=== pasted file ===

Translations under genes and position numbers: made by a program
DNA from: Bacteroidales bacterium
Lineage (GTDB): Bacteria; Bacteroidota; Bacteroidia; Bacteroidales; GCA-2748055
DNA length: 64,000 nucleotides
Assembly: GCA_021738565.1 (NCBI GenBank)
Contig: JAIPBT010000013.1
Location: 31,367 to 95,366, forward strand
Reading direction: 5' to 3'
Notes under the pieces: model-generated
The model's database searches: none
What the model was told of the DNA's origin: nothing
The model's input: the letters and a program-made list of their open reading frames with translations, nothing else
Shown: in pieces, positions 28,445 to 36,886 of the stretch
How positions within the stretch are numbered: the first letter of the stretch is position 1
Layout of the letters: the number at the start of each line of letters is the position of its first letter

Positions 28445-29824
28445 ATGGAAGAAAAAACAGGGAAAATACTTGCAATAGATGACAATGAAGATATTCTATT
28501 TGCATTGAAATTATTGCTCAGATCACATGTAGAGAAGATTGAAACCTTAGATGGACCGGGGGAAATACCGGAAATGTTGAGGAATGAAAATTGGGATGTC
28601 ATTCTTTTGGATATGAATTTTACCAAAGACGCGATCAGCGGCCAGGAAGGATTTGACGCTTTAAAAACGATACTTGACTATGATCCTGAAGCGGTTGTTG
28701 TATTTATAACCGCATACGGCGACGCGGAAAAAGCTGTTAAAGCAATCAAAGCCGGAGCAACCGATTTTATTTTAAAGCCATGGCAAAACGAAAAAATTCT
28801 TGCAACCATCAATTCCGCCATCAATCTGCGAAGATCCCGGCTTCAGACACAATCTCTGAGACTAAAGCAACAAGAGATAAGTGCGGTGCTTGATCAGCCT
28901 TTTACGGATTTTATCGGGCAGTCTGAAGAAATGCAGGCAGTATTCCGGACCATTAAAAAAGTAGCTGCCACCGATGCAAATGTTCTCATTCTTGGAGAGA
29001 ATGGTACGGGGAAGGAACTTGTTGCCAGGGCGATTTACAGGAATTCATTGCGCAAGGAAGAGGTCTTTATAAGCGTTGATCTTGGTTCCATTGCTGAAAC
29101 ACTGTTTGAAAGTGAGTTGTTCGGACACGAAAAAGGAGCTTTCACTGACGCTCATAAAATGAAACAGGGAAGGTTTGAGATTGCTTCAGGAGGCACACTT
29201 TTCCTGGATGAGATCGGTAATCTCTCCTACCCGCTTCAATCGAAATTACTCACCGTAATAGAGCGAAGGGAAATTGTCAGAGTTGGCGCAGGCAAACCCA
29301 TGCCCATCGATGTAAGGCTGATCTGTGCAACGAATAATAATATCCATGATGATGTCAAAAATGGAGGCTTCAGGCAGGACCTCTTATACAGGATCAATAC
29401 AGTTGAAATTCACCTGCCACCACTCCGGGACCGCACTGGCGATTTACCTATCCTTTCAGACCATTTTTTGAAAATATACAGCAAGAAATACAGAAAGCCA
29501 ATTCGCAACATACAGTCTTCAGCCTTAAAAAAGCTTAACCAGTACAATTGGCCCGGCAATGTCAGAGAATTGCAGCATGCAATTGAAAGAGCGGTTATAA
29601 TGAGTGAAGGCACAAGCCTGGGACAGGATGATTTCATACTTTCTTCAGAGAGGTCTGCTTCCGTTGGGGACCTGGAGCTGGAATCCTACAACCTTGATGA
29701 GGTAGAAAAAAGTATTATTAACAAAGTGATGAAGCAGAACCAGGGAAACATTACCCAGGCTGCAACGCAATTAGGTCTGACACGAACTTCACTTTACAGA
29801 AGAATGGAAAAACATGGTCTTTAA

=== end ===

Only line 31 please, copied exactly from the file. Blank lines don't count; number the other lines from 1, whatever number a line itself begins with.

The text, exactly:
29801 AGAATGGAAAAACATGGTCTTTAA